The New Scientist reported on its website that in the study, led by Elaine Fox of the University of Essex in Britain, 44 self-reported EHS (electromagnetic hypersensitivity) sufferers and 114 volunteers were exposed to the frequencies emitted by the conventional GSM masts and the newer 3G networks.
As a control, sometimes no signal was emitted.
The experiments were designed to see whether humans could detect electromagnetic radiation, and also whether exposure to radiation from mobile phone masts could account for the reported symptoms of EHS, which range from headaches to skin rashes and fatigue.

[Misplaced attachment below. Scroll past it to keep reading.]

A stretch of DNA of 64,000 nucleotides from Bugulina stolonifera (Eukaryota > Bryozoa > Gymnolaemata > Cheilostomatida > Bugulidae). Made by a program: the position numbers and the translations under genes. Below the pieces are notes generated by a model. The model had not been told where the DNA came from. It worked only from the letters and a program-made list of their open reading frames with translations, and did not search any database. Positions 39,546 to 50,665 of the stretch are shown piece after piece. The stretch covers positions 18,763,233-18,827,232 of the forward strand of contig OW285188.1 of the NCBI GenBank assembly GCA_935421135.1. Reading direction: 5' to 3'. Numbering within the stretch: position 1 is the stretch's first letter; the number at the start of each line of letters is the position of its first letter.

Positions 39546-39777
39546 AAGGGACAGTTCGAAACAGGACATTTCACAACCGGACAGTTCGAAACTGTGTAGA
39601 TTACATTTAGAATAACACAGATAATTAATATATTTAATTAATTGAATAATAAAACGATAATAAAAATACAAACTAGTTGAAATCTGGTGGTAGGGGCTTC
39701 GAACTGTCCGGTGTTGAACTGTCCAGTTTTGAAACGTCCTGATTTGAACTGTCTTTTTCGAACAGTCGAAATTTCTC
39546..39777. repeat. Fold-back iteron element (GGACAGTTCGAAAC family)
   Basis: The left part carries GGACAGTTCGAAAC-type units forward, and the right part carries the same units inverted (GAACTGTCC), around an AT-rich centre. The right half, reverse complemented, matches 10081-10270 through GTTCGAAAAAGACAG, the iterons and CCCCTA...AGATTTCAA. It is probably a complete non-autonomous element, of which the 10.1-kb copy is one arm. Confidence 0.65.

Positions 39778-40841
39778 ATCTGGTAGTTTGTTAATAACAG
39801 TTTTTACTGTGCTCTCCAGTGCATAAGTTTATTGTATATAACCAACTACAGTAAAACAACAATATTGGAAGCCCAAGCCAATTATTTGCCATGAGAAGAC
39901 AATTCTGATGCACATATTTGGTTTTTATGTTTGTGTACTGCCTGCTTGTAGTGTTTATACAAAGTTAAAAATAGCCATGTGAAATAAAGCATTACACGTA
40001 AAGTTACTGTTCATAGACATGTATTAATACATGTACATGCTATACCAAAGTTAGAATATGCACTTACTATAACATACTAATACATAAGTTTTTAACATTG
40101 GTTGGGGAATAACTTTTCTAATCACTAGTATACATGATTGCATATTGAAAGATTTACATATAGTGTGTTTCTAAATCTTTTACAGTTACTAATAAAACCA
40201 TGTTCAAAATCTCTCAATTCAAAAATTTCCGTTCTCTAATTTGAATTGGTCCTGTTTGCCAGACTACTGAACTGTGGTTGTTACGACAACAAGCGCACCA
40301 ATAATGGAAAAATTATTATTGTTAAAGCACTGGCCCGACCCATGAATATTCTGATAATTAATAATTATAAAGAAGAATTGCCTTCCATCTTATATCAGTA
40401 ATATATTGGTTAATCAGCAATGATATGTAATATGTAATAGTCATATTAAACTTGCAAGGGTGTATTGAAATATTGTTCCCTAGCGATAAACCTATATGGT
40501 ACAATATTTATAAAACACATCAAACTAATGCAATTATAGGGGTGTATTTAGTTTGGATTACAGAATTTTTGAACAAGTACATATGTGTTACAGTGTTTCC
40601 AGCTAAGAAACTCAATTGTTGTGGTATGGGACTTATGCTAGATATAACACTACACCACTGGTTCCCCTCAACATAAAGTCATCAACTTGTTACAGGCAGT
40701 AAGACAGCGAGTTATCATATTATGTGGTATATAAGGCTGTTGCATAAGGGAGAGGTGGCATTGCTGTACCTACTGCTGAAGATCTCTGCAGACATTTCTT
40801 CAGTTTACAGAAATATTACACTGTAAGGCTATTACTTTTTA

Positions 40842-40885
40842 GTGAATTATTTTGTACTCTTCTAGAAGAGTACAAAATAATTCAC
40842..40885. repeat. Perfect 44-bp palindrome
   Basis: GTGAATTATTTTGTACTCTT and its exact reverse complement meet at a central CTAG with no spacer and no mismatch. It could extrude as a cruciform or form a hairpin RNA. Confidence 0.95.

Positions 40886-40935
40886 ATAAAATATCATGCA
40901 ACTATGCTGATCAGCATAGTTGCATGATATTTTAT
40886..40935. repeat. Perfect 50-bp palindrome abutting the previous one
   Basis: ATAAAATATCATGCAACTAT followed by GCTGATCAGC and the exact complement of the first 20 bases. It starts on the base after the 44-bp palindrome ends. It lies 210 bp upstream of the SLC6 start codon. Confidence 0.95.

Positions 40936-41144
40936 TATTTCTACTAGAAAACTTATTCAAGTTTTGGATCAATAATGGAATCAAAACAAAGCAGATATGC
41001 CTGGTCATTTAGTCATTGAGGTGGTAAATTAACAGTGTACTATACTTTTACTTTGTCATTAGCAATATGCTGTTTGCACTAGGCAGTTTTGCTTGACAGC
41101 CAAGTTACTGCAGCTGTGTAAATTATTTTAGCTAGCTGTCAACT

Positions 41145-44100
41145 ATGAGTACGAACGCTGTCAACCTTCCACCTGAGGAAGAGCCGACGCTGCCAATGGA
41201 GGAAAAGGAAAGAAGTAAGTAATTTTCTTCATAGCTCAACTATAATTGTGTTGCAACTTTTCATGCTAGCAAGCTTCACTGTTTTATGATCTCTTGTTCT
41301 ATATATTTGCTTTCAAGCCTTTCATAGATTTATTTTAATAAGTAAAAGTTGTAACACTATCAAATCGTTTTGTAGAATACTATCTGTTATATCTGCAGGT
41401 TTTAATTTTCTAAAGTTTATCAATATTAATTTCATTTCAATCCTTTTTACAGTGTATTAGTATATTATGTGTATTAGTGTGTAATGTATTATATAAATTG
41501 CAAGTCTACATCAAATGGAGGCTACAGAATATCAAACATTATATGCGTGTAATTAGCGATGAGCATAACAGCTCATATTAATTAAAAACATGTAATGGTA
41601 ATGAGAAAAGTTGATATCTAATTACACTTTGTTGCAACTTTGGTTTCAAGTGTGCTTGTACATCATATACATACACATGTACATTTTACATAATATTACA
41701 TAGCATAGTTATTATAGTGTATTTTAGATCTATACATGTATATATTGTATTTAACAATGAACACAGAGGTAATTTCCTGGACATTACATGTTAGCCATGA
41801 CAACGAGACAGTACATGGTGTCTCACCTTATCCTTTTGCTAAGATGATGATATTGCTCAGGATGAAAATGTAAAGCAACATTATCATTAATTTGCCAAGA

The experiments revealed that only two of the 44 EHS sufferers could reliably tell whether the signal was switched on or off. A near-identical proportion (4.4 percent) of the volunteers did the same.
There was also no evidence that the electromagnetic signals were responsible for any symptoms, the study showed.